Learn about engineering new features from existing data.
- [Instructor] When using supervised learning to solve a problem, we feed features into a machine learning algorithm, and the algorithm learns how to predict the correct output based on those features. This is a simple idea, but in real-life applications it can take a lot of trial and error to figure out which features are most useful for modeling the problem. Feature engineering is using our knowledge of the problem to choose features or create new features that allow machine learning algorithms to work more accurately. Feature engineering will consume the majority of your time when you are building supervised learning systems.
Doing a good job of feature engineering will make a large difference in the quality of your model. To get the best result possible when training a machine learning algorithm, we want to make the problem as simple as possible for the algorithm to model. That means we want to feed in features that correlate strongly with the output value. In fact, including useless features can harm the accuracy of our system. Let's look at an example. Here's a table listing the size of each house, and the number of potted plants in those houses. It's likely that the size of the house helps determine the value of the house. We know that based on our domain knowledge of the housing market.
So that would be a good feature to include in our model. But it's also likely that the number of potted plants doesn't impact the final value of the house. Potted plants are just decoration, they're inexpensive and they're easy to add and remove. Very few people are going to base their home purchase decisions on the number of potted plants in the house. In a case like this where a feature seems like it's introducing random noise into the model, and not telling us anything about the actual value we're trying to predict, we should just remove the feature from our model. This is an example of feature engineering. Let's look at some different strategies for feature engineering.
So far, we've talked about adding and dropping features from our model as a way to improve accuracy. Deciding which features to include or exclude from our model is the simplest form of feature engineering. We can also combine multiple features into a single feature. The goal is to represent the data in the simplest way possible. Let's look at an example. Here's a table showing the height of each house in feet and inches. Height could be a very useful measurement in determining the value of a house, but feeding in a separate number for feet and inches will make the model more complicated than is necessary.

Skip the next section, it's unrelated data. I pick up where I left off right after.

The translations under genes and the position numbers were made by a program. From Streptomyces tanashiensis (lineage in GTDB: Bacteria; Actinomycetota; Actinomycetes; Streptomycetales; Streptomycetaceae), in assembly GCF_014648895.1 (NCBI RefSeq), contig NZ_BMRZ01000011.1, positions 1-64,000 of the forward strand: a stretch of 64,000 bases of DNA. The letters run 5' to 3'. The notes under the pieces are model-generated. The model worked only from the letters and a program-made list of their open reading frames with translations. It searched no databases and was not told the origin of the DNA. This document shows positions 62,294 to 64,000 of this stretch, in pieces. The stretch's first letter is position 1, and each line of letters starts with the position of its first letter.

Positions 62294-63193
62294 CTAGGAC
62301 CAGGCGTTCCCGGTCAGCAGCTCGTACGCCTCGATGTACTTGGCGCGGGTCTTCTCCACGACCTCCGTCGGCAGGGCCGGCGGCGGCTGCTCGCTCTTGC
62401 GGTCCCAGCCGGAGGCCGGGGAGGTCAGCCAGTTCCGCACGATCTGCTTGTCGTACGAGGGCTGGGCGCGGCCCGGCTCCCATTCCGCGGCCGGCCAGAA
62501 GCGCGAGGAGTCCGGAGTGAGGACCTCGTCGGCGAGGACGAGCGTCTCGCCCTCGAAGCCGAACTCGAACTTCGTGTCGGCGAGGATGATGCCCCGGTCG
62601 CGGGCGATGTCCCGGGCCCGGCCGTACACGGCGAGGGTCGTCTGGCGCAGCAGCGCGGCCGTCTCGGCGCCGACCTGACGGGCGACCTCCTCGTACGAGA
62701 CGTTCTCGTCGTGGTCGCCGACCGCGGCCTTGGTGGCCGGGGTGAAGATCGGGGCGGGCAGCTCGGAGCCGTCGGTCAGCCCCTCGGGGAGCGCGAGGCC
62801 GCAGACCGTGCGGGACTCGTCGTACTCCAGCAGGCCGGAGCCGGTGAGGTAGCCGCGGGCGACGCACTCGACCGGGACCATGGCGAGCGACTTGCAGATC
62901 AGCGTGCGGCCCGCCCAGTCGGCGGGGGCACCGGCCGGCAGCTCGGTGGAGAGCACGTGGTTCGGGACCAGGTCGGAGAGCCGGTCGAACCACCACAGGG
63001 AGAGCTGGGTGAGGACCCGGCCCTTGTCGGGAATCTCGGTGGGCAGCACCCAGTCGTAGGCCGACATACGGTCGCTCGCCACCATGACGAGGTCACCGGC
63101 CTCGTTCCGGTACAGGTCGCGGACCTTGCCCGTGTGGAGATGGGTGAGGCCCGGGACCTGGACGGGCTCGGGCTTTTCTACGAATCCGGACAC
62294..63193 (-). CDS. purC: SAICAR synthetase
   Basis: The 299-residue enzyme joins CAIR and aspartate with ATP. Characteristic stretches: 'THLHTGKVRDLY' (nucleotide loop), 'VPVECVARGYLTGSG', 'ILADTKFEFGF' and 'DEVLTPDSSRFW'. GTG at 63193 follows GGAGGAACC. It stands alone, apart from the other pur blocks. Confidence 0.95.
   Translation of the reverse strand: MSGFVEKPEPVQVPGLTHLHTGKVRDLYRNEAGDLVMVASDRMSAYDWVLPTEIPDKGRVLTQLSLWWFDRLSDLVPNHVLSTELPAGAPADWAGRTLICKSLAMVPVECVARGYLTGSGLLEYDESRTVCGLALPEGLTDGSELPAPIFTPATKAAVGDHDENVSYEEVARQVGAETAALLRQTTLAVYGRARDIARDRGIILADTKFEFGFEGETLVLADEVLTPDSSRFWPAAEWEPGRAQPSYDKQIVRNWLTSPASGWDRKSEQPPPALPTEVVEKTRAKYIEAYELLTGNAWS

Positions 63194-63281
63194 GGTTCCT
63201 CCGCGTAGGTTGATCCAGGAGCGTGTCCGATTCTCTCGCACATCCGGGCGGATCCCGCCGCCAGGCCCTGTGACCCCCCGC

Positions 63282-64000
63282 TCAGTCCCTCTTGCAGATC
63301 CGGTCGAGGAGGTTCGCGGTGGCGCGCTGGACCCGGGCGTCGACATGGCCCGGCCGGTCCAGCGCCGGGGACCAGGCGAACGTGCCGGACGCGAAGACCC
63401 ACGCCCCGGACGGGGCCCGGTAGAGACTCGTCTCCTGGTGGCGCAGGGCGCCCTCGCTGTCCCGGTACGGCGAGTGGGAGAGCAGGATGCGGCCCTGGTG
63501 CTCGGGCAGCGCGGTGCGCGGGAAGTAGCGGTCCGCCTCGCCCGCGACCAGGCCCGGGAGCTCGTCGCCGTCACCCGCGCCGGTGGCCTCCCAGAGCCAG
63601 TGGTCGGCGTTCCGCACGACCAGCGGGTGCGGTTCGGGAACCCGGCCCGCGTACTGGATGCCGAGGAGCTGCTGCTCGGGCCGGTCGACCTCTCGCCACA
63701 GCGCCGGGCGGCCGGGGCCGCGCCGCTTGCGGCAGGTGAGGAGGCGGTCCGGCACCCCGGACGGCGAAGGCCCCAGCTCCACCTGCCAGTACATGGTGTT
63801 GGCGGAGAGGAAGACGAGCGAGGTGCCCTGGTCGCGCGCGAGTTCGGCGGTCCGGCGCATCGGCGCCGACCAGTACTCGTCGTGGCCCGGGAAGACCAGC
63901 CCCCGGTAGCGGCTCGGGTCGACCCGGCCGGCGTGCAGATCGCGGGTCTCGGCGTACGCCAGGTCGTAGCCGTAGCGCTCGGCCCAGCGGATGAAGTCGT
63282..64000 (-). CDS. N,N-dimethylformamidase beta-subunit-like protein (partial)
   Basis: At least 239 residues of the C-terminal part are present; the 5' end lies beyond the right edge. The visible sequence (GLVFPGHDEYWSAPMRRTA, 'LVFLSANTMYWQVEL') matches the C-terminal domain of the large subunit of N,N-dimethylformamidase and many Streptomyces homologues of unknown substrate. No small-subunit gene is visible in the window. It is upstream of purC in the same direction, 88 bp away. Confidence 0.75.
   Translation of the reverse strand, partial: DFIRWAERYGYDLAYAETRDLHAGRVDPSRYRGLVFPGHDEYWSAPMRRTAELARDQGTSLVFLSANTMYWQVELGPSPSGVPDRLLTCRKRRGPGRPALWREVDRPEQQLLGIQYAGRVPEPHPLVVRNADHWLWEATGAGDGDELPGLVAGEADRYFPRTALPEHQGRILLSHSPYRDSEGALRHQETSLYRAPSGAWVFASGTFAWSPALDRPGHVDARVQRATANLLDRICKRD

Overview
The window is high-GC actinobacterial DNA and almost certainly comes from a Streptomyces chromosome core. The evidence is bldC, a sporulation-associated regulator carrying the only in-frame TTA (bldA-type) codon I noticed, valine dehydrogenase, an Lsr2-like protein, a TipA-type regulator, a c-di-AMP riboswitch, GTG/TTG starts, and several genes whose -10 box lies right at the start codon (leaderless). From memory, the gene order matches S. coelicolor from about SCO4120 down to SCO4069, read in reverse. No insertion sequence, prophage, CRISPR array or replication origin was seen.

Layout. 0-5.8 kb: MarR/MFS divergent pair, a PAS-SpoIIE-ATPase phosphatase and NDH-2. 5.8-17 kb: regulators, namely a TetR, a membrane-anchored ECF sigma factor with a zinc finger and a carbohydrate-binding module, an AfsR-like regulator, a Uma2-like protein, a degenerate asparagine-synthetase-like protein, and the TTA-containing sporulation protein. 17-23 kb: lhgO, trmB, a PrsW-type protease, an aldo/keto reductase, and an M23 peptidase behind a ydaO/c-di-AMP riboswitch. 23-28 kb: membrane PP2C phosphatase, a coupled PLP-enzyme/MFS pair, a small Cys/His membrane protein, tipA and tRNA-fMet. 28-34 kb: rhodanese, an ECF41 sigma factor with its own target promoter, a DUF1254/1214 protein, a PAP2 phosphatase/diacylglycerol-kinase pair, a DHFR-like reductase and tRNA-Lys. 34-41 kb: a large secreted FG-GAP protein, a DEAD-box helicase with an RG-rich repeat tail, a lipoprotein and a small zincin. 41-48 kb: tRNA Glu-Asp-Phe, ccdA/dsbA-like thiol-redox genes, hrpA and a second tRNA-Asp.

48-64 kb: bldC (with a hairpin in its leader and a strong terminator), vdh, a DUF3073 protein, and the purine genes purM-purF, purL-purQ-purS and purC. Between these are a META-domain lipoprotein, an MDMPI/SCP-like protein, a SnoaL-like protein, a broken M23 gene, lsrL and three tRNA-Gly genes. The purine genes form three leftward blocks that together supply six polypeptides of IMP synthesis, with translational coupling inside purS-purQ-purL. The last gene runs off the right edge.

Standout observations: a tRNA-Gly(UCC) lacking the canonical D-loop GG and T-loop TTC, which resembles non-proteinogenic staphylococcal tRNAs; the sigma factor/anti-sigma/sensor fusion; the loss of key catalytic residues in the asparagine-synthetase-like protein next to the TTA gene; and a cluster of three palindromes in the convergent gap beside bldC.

By feeding in this single measurement as two separate features, the algorithm has to figure out that those two numbers are related and part of a single measurement. It's much better if we pre-process our data and replace each height measurement with a single measurement in a single unit. We can just convert the measurements to inches. Another feature engineering strategy is binning. Binning is where you take a numerical measurement and convert it into a category. Let's look at an example. Here we have a table that lists houses and the lengths of their swimming pools. It could be that the exact size of the pool doesn't matter nearly as much whether or not the house has a pool.
Some buyers want houses with pools and some don't. So in this case we can pre-process the data and replace the numeric feature pool size with a true/false feature. This simplifies the model. Our final strategy for feature engineering is called one-hot encoding. When we have categorical data in our model, we have to process it before we can use it. One-hot encoding is a way for us to represent categorical data in a way that the machine learning model can understand. Let's look at an example. In our housing data set, an example of categorical data is the neighborhood name.
We can't feed a neighborhood name directly into our model because it's a string of text and not a number. Instead, we need a way to represent each neighborhood as a number. The simplest solution would be to assign a number to each neighborhood. But this doesn't work very well with some machine learning algorithms. The problem is that the machine learning algorithm will think that the order of those numbers is significant. It will assume that bigger numbers are more important than smaller numbers. But Neighborhood ID 2 isn't twice as important as Neighborhood ID 1. The order of those numbers is actually meaningless. This solution is to use a different representation called one-hot encoding.
Let's look at the original list of houses again. Across all three houses, there are two different neighborhoods, Normaltown and Skid Row. In one-hot encoding, we create a new feature in our data set for each unique category in the categorical data. Here we've created one feature for Is_Normaltown and one feature for Is_Skidrow. Then we'll set each of those to one or zero, depending on if the house is in that neighborhood. This is called a one-hot encoding because exactly one of those values will be one, or hot, for each house. One-hot encoding is useful for replacing categorical data with simple numeric data that the machine learning model can easily understand.
- Setting up the development environment
- Building a simple home value estimator
- Finding the best weights automatically
- Working with large data sets efficiently
- Training a supervised machine learning model
- Exploring a home value data set
- Deciding how much data is needed
- Preparing the features
- Training the value estimator
- Measuring accuracy with mean absolute error
- Improving a system
- Using the machine learning model to make predictions